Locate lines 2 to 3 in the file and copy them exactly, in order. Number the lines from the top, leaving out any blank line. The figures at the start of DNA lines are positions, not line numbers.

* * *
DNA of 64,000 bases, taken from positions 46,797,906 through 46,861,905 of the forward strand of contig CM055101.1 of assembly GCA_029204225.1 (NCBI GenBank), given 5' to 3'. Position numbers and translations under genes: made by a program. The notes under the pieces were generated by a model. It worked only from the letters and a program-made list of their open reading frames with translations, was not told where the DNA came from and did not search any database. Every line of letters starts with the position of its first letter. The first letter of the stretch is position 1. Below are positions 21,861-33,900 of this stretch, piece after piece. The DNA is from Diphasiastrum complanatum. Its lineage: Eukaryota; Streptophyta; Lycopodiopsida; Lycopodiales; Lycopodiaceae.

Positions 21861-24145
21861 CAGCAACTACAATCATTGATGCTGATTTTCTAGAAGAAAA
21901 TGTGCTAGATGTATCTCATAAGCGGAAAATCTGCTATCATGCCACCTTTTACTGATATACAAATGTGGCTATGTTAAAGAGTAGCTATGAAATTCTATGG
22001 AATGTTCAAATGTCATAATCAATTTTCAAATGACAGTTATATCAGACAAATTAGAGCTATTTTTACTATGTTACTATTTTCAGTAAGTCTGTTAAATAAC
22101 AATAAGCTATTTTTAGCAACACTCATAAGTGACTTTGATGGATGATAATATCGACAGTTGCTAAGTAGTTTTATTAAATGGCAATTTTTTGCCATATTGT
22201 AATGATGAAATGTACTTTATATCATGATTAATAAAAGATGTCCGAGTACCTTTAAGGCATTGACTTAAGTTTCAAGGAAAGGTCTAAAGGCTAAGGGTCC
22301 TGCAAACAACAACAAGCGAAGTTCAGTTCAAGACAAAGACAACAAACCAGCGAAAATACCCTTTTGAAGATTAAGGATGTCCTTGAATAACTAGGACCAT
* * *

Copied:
Positions 21861-24145
21861 CAGCAACTACAATCATTGATGCTGATTTTCTAGAAGAAAA